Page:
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Sham dustbathing is a behaviour performed by some birds when kept in cages with little or no access to litter, during which the birds perform all the elements of normal dustbathing, but in the complete absence of any substrate. This behaviour often has all the activities and temporal patterns of normal dustbathing, i.e. the bird initially scratches and bill-rakes at the ground, then erects her feathers and squats. Once lying down, the behaviour contains four main elements: vertical wing-shaking, head rubbing, bill-raking and scratching with one leg. Normal dustbathing is a maintenance behaviour whose performance results in dust collecting between the feathers. The dust is then subsequently shaken off which reduces the amount of feather lipids and so helps the plumage maintain good insulating capacity and may help control of ectoparasites.
Sham dustbathing is sometimes referred to as "vacuum dustbathing". In the Konrad Lorenz model of behaviour regulation, vacuum activities occur when motivation for a certain behaviour builds to a sufficiently high level that the behaviour is performed in the complete absence of relevant stimuli. However, hens "dustbathing" on wire floors commonly perform this close to the feed trough where they can peck and bill-rake in the food. Because it seems the birds appear to treat the feed as a dustbathing substrate, the term "sham dustbathing" is more appropriate.
Sham dustbathing, like normal dustbathing, appears to have both internal and external causal factors.
Internal causal factors
Under unrestricted conditions, adult birds dustbathe about every second day, with a diurnal rhythm peaking in the middle of the day, and an average dustbathing bout lasting about 27 minutes. Hens without litter (i.e. an absence of external causal factors) will perform sham dustbathing with a similar temporal pattern. Some hens deprived of litter until they had developed sham dustbathing and then given access to litter, showed sham dustbathing although litter was available. Thus, there is some support for an effect of habit or early experience on sham dustbathing.
Depriving hens of the opportunity to dustbathe results in a rebound when hens are again allowed access to dust. Birds work for access to litter, in which case they sometimes, although not always, dustbathe. There are indications of stress when hens are deprived of the possibility to dustbathe, and if this deprivation is sufficiently long, sham dustbathing behaviour develops.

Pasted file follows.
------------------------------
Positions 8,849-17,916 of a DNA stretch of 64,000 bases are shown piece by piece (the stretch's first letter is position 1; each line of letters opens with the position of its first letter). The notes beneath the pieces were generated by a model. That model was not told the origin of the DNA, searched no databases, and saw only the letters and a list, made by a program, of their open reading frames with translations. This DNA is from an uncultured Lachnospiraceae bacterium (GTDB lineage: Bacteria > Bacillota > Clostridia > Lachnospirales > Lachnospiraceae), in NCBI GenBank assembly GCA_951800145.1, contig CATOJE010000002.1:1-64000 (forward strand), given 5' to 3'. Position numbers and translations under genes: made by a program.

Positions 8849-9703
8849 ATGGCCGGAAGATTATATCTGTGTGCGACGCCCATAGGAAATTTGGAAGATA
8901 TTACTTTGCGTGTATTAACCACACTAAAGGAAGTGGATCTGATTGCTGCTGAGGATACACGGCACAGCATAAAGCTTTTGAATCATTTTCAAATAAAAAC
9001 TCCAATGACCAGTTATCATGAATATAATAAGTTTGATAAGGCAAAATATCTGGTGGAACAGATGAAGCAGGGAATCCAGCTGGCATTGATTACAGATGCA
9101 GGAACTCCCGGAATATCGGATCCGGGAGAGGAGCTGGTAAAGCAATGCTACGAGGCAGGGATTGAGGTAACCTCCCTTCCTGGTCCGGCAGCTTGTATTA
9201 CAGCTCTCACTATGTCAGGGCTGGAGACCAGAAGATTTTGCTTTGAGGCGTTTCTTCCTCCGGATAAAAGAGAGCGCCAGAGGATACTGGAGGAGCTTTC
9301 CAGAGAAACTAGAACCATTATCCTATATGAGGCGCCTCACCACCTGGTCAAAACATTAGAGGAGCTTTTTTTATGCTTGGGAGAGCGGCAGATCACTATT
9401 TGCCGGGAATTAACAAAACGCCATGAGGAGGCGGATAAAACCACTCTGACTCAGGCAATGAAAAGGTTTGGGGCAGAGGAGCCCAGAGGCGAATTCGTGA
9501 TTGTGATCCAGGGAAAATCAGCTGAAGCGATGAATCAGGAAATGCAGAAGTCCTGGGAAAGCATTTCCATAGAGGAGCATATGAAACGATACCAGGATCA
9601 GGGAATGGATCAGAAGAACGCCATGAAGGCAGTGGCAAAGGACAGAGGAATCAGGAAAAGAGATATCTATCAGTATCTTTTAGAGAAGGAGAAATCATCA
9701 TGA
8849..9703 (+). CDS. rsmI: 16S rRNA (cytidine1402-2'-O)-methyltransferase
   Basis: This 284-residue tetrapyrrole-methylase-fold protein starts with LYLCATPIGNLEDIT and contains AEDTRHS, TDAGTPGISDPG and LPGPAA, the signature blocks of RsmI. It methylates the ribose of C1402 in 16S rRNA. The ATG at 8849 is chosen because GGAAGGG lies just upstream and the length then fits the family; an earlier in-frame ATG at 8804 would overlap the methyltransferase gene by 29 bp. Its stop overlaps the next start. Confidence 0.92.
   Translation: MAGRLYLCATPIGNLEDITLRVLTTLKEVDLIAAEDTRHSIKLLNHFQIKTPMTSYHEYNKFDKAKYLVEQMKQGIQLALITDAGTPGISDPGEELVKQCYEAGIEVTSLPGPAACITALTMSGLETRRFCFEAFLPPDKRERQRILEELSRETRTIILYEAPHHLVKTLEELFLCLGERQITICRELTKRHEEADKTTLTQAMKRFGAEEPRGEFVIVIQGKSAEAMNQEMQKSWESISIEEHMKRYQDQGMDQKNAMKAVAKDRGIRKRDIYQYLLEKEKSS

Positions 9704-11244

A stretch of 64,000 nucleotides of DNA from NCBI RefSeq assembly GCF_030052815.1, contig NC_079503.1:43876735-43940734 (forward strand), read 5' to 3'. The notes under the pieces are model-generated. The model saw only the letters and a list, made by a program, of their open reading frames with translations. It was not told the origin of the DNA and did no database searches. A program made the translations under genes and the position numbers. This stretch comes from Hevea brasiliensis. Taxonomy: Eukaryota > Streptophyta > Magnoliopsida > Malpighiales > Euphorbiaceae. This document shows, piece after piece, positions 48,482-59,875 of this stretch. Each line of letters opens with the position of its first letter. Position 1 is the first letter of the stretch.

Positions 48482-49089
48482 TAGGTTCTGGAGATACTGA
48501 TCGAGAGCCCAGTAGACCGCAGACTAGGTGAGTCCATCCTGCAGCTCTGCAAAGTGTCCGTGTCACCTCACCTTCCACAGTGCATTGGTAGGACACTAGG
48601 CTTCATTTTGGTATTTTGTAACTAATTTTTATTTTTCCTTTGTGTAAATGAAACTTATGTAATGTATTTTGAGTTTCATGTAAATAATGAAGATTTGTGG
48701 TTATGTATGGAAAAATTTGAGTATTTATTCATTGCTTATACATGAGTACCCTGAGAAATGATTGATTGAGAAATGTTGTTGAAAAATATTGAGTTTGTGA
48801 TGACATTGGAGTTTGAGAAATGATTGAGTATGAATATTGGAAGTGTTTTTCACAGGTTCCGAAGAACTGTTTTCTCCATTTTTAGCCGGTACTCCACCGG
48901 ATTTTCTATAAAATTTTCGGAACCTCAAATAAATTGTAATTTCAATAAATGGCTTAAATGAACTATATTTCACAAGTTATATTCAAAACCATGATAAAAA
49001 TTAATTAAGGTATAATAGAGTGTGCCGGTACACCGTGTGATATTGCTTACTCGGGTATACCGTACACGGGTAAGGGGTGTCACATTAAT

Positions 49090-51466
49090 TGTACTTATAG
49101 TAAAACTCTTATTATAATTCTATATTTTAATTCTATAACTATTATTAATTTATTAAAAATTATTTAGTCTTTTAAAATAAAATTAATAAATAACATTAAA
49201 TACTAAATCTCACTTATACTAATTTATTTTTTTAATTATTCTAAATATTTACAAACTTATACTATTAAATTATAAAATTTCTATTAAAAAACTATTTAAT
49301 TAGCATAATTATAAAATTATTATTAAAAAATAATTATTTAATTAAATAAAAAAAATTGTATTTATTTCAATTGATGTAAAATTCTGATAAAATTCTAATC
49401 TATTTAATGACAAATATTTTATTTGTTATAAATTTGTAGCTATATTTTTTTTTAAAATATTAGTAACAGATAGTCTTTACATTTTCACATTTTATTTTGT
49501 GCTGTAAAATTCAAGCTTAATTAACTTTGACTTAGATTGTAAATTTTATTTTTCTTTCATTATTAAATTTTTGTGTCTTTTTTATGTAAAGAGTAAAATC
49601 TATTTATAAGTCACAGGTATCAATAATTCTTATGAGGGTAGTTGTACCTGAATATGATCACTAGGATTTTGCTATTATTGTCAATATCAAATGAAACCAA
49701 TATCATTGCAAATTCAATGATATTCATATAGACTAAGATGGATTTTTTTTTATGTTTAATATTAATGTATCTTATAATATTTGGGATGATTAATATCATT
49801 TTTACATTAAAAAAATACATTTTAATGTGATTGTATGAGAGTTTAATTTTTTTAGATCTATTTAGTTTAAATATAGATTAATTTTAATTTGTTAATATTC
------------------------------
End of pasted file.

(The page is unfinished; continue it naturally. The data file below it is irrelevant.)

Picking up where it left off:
External causal factors
It has been suggested that the sight of other hens performing the behaviour increases for sham dustbathing, i.e. social facilitation, however, when tested the sight of stimulus birds had no effect on the sham dustbathing behaviour of test birds. As indicated above, hens "dustbathing" on wire floors commonly perform this close to the feed trough where they can peck and bill-rake in the food, indicating this may be an external causal factor.
Sham dustbathing and welfare
Sham dustbathing raises an interesting question in animal behaviour, motivation and welfare. Hens that have been reared in captivity without ever having encountered litter will perform sham dustbathing. Therefore, it can be questioned how these birds, which have never had the possibility to dustbathe in a functional substrate, perceive sham dustbathing; do they want something they have never had (i.e. litter) or are they content to sham dustbathe? A weighted push-door was used as the operant method to quantify motivation to dustbathe in adult hens with different previous experiences of litter. There was no difference between hens in the weight of doors they pushed open to gain access to peat. Hens that had no previous experience of peat were as motivated to work to gain access to this substrate as birds used to dustbathing in peat. This implies that sham dustbathing is not satisfying to the hen or it is perceived as normal dustbathing.
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- Merrill, R.J.N., Cooper, J.J., Albentosa M.J. and Nicol, C.J., 2006. The preferences of laying hens for perforated Astroturf over conventional wire as a dustbathing substrate in furnished cages. Animal Welfare, 15:173–178
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